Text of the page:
Demographics

The Evolving Urban Area: Seattle

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Lunching at Seattle's Space Needle, the casual observer might imagine that one of the nation's most dense urban areas is spread out below. To the immediate south of the Space Needle is one of the nation's premier downtown areas. In 2000 downtown Seattle had the seventh largest employment base in the country and was one of the most dense. Its impressive, closely packed buildings witness a storied past.  read more »

Will J.R. Recognize the New Dallas?

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In the sixties and seventies, Dallas’s prime tourist attraction was an assassination site. The town seriously needed a new image. It got one in a soap opera that revealed a city besieged by blonds, big  hair and big homes. “Dallas,” which premiered in 1978, did for Big D what “Sex in the City” and “Seinfeld” did for New York: it painted a portrait of the city for the world.  read more »

Outlawing New Houses in California

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UCLA's most recent Anderson Forecast indicates that there has been a significant shift in demand in California toward condominiums and apartments. The Anderson Forecast concludes that this will cause problems, such as slower growth in construction employment because building multi-unit dwellings creates less employment than building the detached houses that predominate throughout California and most of the nation.  read more »

Enterprising States: Hard choices now, hard work ahead: State Strategies to Renew Growth and Create Jobs

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This is an excerpt from "Enterprising States: Creating Jobs, Economic Development, and Prosperity in Challenging Times" authored by Praxis Strategy Group and Joel Kotkin. The entire report is available at the National Chamber Foundation website, including highlights of top performing states and profiles of each state's economic development efforts.

Read the full report.  read more »

Enterprising States: Recovery and Renewal for the 21st Century

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This is an excerpt from "Enterprising States: Creating Jobs, Economic Development, and Prosperity in Challenging Times" authored by Praxis Strategy Group and Joel Kotkin. The entire report is available at the National Chamber Foundation website, including highlights of top performing states and profiles of each state's economic development efforts.

Read the full report.  read more »

Sweden: A Role Model for Capitalist Reform?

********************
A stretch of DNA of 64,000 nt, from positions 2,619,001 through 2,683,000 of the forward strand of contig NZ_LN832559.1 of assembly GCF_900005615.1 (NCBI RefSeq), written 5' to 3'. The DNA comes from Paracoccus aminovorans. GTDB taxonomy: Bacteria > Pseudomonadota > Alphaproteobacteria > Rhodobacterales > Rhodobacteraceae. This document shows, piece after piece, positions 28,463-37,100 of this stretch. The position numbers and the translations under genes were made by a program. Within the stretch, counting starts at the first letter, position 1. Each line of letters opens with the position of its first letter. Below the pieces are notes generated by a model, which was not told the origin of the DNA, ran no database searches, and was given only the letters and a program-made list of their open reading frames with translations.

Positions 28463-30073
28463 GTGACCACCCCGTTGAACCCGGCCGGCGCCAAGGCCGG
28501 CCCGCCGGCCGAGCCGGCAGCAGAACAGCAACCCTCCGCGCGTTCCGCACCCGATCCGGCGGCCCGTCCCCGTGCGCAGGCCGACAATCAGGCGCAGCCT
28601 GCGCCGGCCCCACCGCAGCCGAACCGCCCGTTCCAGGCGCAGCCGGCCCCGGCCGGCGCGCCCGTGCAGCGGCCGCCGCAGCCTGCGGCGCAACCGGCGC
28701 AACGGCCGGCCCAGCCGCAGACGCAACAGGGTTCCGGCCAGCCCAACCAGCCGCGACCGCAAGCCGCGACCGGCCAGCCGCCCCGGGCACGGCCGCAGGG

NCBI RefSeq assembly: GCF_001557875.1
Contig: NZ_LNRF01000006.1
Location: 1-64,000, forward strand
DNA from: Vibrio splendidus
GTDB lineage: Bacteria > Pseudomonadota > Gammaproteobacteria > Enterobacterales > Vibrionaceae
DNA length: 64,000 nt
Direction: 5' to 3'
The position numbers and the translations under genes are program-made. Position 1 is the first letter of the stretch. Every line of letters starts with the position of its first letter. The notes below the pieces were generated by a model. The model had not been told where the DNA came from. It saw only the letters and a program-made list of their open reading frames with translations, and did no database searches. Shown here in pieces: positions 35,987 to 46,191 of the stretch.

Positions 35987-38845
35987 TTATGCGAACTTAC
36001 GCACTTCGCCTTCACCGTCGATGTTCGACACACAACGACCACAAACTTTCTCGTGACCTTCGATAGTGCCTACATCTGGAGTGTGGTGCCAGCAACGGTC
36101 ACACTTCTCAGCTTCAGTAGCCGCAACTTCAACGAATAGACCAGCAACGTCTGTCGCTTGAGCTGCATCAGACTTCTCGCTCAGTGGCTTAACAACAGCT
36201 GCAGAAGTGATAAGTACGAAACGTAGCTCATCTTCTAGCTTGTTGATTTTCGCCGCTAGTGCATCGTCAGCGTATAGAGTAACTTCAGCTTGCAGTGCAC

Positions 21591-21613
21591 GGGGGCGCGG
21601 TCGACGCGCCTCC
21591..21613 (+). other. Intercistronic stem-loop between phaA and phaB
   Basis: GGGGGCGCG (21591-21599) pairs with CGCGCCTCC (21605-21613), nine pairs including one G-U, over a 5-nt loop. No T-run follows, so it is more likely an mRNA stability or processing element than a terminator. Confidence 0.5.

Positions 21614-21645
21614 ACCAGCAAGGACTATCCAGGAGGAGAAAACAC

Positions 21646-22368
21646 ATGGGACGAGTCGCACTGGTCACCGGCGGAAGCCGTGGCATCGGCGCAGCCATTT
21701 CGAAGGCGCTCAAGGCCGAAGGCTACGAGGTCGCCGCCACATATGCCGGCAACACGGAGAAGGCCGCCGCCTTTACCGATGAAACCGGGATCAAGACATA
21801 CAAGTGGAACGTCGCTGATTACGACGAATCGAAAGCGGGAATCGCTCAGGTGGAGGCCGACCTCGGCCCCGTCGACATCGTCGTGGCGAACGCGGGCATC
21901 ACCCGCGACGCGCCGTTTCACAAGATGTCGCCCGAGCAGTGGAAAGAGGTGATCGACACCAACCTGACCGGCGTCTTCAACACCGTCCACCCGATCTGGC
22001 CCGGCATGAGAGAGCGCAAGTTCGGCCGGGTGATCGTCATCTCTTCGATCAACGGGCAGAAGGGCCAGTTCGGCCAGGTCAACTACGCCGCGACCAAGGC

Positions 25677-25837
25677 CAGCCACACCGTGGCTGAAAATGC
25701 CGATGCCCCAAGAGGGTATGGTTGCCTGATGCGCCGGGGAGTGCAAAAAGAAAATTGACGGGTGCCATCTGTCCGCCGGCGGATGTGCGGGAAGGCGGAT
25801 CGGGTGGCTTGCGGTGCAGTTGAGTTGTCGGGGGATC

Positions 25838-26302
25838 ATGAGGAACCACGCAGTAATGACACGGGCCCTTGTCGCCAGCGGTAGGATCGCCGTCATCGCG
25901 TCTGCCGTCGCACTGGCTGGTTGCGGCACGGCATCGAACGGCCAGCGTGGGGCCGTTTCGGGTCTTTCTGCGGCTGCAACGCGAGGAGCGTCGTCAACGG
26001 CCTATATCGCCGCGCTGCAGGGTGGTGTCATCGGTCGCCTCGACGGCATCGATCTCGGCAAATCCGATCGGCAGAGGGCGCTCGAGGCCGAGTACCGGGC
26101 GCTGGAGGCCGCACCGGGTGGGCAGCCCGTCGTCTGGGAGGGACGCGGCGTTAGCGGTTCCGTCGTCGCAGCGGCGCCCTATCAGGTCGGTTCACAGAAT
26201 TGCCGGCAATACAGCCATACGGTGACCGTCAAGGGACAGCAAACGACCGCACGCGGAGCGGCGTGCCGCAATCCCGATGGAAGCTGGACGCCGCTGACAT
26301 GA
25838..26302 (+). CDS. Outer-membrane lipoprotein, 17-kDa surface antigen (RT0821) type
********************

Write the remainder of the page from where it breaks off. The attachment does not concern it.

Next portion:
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Sweden is often held up as a role model for those wishing to expand the size of government in the U.S. and other nations. The nation is seen as combining a large public sector with many attractive features, such as low crime rates, high life expectancy and a high degree of social cohesion.

But in actuality the success of the Swedish society lies not with the extent of its welfare state, but as the result of cultural and demographic factors as well as a favourable business environment throughout most of Sweden's modern history.  read more »

Hey, Dad: Family Still Matters!

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America is getting older. Those over the age of 65, which currently account for 12% of the population, are expected to make up 20% of the population by 2030. People are marrying later, and a growing group, though still a distinct minority, is choosing not to have children.  read more »

The Evolving Urban Form: Shanghai

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According to the results of the 2010 census, Shanghai's population was nearly 1,000,000 people more than had been projected by local authorities. The provincial level of jurisdiction grew from a population of 16.4 million in 2000 to 23.0 million in 2010. Shanghai is one of the world's fastest growing megacities (urban regions of more than 10 million population).  read more »

Will the Last Family Leaving Seattle Please Turn out the Lights?

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New Census data for the Seattle area's population changes, 2000-2010, permit a preliminary look at age and at types of households in the region. Let's look at patterns of geographic variation in selected age groups and household types for places in greater Seattle. It provides more evidence for how rapidly Seattle in particular is changing in fundamental ways.  read more »

UN Celebrates Seven Billion People a Year Too Early

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The UN has decided to announce that on October 31, 2011 the Earth’s human population will pass the seven billion mark, up from the six billion that was designated on December 5, 1998. The United Nations Population Division Agency is the main organization that estimates global population. Every two years, their report attempts to piece together surprisingly fragmentary national census data and demographic surveys to arrive at a global estimate. As a geographer, I have long been interested in these reports, and in all aspects of population change and distribution on the earth.  read more »